Around 4,000 British nationals are believed to be in Sudan. Foreign secretary James Cleverly has warned that the UK’s ability to assist British citizens is “severely restricted” until the conflict ends.
The evacuation of diplomats and their staff from Sudan comes as governments around the globe continue to battle rival generals for a 9th day without any sign of a ceasefire that was declared in honor a major Muslim festival.
Many Sudanese have tried desperately to escape the chaos in the capital Khartoum. They risked dangerous roads and crossed the border into Egypt to reach the north.
Residents report that fighting has continued in Omdurman, the city located across the Nile River, from Khartoum. This is despite the ceasefire planned to coincide with Eid al Fitr, the three-day Muslim festival.
In a violent conflict between the Sudanese Army and the Rapid Support Forces paramilitary force , more than 420 people have died, including 246 civilians. Over 3,700 others have been injured.
The RSF said that the armed forces launched air strikes in the Kafouri area, north of Khartoum.
Andrew Mitchell, UK Minister for International Development and Africa told Sky News’ Kay Burley, this morning, that there was a “situation characterized by chaos and violence in Sudan”, and that “the absolute number one requirement” is to achieve a ceasefire.
He said, “We will do all we can to remove our British citizens.”
Mr Mitchell stated that “an extremely successful, but complex operation was conducted yesterday which got the diplomatics out”.
“We have an obligation to care for diplomats. But I must emphasize that they were in grave danger, because there were guns on both sides of the British Embassy and British Residence. We got them out quickly, just as the Americans did with their diplomats.”
He stated that the current focus is on getting British nationals out of Sudan.
Since we entered 24/7 crisis mode, the tension has always been to facilitate our citizens’ exit as soon as possible.
When asked how this could be achieved, he replied: “I can only tell you that we are exploring every option in depth and that the moment it becomes possible to alter the travel advice, and move the people, we will do so.”
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James Cleverly, Foreign Secretary, presided over the sixth Sudan Cobra Session on Sunday evening to discuss the escalation of violence in this African nation.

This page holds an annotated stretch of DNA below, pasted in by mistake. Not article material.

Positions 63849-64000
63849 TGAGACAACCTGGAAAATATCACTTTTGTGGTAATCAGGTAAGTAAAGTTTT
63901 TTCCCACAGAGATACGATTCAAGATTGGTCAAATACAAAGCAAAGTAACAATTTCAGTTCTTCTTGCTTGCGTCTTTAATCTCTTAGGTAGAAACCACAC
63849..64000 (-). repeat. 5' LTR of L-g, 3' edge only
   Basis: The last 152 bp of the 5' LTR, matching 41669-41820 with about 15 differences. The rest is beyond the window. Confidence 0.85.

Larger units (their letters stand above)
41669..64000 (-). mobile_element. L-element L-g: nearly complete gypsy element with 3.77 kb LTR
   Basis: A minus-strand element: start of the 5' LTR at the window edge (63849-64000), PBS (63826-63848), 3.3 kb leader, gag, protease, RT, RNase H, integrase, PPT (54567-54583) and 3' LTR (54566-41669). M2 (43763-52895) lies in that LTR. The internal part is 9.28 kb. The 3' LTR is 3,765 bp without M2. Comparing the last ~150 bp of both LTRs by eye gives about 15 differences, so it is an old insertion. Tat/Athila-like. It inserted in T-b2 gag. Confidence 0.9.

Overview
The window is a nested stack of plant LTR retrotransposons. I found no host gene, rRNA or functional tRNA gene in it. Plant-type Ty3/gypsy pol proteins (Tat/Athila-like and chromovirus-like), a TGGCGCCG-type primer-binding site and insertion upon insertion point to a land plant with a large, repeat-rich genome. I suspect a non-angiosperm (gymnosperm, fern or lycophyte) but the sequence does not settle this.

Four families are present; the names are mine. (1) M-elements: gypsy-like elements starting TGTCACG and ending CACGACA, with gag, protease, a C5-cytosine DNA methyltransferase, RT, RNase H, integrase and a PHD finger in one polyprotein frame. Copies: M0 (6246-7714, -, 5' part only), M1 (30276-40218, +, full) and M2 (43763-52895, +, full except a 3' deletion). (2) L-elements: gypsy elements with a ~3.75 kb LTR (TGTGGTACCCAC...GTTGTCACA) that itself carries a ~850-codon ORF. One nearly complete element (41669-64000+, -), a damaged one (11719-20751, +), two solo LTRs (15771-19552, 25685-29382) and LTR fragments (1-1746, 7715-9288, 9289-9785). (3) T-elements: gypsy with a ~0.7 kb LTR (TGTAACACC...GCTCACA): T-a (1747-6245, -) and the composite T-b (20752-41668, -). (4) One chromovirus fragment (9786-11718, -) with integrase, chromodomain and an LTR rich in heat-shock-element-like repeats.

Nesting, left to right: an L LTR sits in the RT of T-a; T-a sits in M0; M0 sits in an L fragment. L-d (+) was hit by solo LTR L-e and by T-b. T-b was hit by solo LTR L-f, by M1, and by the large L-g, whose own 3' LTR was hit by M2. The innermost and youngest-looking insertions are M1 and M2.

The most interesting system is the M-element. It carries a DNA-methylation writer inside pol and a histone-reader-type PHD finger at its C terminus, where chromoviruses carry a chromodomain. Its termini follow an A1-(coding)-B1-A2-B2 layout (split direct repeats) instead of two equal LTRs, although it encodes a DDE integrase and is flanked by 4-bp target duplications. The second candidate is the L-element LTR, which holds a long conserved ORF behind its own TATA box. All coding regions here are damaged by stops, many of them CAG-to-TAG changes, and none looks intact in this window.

Mr Cleverly stated that the government was “absolutely” committed to support Britons living in the country. However, he added that ministers are “severely restricted in their ability to offer assistance to British citizens”.
Senior opposition MPs expressed “deep concern” over the welfare of British citizens still in Sudan.
Micheal Martin has urged Irish citizens to remain indoors. He said that more information on airlift operations will be provided to them.
The Tanaiste, who is also the Minister of Foreign Affairs, said that it would take a few days.
“I’m pleased with the first outcome of the last 24 hours, but it’s something that is very, very fluid. And remember that the conflict is fierce.”
Violence affects airport operations
The violence that has been ongoing at the airport has affected operations. Civil planes have been destroyed and at least one runway damaged. Thick, black smoke is rising from above. Other airports were also forced to close.
After a week-long battle that hampered rescues, US Special Forces evacuated 70 US Embassy employees from Khartoum and brought them to Ethiopia.
Other countries have also managed to remove their citizens as well as their diplomats despite American officials saying it was too dangerous for a government-coordinated evacuation of thousands of private citizens.
France and Italy have said that they will accommodate any of their citizens who want to leave as well as those from other nations who cannot otherwise take part in an evacuation operation.
Officials confirmed that both President Emmanuel Macron, and his Foreign Minister, received security guarantees from both sides regarding the evacuation.
Two French flights left Khartoum for Djibouti on Sunday with around 2,000 passengers. More flights are planned today.
The German foreign ministry reported that a military aircraft carrying 101 German diplomats, their families and citizens from partner countries evacuated via Jordan from Sudna had safely landed in Berlin.
The foreign ministry reported that an Italian C-130 aircraft, which had evacuated Khartoum, landed at a Djibouti air base on Sunday night. Around 100 people, including 30 Spaniards, were also flown from Khartoum using Spanish military aircraft.